The emerging biology of the nitrite anion

@article{Gladwin2005TheEB,
  title={The emerging biology of the nitrite anion},
  author={Mark T. Gladwin and Alan N Schechter and Daniel B. Kim‐Shapiro and Rakesh P. Patel and Neil Hogg and Sruti S. Shiva and Richard O Iii Cannon and Malte Kelm and David A Wink and Michael Graham Espey and Edward H. Oldfield and Ryszard M. Pluta and Bruce A. Freeman and Jack R Jr Lancaster and Martin Feelisch and Jon O Lundberg},
  journal={Nature Chemical Biology},
  year={2005},
  volume={1},
  pages={308-314}
}
Nitrite has now been proposed to play an important physiological role in signaling, blood flow regulation and hypoxic nitric oxide homeostasis. A recent two-day symposium at the US National Institutes of Health highlighted recent advances in the understanding of nitrite biochemistry, physiology and therapeutics. 

Copper and nitric oxide meet in the plasma

A new study shows that the multicopper oxidase ceruloplasmin is critical for maintaining plasma nitrite, revealing a new link between copper and nitric oxide homeostasis.

Nitrate and nitrite in biology, nutrition and therapeutics.

The latest advances in the understanding of the biochemistry, physiology and therapeutics of nitrate, nitrite and NO were discussed during a recent 2-day meeting at the Nobel Forum, Karolinska Institutet in Stockholm.

NO generation from inorganic nitrate and nitrite: Role in physiology, nutrition and therapeutics

The nitrate-nitrite-NO pathway is emerging as a likely regulator of physiological functions in the gastrointestinal tract and in the cardiovascular system. In particular, it might serve as a backup

Nitrite reduction to nitric oxide in the vasculature.

through the continuous generation of vasoactive substances including nitric oxide (NO), prostaglandins, and endothelin, the vessel wall is actively involved in regulating blood flow in response to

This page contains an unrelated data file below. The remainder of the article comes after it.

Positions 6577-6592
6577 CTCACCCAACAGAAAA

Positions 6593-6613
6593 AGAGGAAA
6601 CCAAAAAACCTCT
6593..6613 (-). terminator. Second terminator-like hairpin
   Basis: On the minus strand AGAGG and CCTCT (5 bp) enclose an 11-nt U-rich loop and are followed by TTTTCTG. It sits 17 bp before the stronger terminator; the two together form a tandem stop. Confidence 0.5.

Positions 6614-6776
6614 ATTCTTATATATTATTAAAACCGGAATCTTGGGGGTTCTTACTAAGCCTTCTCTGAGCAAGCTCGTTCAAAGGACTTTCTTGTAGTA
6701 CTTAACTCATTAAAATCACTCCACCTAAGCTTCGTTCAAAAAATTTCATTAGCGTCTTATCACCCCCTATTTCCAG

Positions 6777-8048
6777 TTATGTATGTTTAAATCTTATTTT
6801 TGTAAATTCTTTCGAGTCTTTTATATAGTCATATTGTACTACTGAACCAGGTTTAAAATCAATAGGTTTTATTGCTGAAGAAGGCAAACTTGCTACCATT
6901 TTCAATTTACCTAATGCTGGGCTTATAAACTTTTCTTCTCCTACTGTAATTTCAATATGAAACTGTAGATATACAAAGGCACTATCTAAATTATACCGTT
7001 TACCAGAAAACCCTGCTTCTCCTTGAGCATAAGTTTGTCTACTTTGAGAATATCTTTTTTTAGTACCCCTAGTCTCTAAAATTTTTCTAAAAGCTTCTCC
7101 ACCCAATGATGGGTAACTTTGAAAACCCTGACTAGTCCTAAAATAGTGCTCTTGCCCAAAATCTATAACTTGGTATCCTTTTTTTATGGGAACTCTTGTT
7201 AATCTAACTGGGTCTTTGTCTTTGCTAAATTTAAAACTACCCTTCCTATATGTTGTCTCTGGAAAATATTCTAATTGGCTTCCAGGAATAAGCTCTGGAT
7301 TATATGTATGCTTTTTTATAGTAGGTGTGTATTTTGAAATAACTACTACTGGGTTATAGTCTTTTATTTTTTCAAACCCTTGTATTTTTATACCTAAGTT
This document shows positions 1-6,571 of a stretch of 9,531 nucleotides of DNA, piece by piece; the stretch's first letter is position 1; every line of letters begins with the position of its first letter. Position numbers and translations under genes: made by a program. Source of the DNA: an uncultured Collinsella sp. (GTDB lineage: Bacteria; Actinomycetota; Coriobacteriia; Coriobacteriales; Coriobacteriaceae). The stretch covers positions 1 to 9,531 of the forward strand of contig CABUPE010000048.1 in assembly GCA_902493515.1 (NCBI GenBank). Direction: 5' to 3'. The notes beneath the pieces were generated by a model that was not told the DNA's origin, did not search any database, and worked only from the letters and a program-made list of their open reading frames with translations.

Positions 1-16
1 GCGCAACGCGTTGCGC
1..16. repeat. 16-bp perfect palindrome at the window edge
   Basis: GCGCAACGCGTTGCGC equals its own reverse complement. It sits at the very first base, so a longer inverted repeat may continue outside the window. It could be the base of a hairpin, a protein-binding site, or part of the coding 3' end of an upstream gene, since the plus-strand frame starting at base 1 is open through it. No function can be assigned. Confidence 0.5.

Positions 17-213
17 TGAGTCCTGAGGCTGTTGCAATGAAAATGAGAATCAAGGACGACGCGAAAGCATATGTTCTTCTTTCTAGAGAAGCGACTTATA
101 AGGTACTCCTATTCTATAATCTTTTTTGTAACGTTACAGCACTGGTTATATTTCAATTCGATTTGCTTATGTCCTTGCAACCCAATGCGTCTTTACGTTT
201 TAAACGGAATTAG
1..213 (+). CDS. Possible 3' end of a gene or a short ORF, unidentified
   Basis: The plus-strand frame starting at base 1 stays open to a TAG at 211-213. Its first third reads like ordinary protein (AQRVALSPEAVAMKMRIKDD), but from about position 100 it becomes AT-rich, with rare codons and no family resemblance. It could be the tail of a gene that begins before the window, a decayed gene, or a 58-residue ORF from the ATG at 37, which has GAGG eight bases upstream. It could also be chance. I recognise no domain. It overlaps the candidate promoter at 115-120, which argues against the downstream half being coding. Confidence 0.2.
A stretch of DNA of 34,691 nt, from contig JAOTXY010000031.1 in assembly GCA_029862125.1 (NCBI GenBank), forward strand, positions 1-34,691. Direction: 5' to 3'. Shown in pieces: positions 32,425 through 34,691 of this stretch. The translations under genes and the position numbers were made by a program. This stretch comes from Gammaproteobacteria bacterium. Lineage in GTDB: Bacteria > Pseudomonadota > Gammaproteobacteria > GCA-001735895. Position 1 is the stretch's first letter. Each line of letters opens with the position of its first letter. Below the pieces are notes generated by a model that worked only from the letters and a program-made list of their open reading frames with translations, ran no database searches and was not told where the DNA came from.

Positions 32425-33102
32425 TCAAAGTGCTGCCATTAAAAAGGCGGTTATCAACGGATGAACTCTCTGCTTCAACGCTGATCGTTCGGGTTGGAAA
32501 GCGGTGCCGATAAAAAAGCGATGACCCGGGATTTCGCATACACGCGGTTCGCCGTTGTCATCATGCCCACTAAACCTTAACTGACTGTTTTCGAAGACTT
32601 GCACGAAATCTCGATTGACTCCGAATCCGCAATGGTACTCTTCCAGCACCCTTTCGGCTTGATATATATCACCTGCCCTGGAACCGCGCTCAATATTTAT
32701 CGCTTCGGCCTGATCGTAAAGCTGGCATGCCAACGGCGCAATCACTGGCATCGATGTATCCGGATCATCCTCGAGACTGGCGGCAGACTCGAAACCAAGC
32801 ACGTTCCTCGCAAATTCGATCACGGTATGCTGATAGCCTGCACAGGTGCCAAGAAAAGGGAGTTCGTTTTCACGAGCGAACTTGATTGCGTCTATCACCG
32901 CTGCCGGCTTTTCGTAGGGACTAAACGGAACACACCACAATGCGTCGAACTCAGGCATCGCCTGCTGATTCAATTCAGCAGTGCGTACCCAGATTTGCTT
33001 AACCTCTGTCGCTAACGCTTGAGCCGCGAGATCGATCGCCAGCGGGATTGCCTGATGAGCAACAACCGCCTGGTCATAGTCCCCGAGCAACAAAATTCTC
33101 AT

Nitrate, nitrite and nitric oxide in gastric mucosal defense.

The human stomach normally contains high levels of bioactive nitric oxide (NO). This NO derives from salivary nitrate (NO3-) that is converted to nitrite (NO2-) by oral bacteria and thereafter non-

Nitric oxide release via oxygen atom transfer from nitrite at copper(ii).

A new pathway to release nitric oxide via oxygen atom transfer from nitrite at a copper(ii) site is reported.

Nitrite as regulator of hypoxic signaling in mammalian physiology

The mechanisms and properties of these various pathways and the role played by the local concentration of free oxygen in the affected tissue are discussed and additional direct signaling events not involving free nitric oxide are proposed.

The potential role of the red blood cell in nitrite-dependent regulation of blood flow.

There is evidence that erythrocyte haemoglobin is responsible for the oxygen-dependent reduction of nitrite to modulate blood flow and ongoing work focused on defining the precise mechanisms for export of NO activity from red blood cells and of other pathways that may mediate nitrite-dependent vasodilation is discussed.

Mechanisms of nitrite bioactivation.

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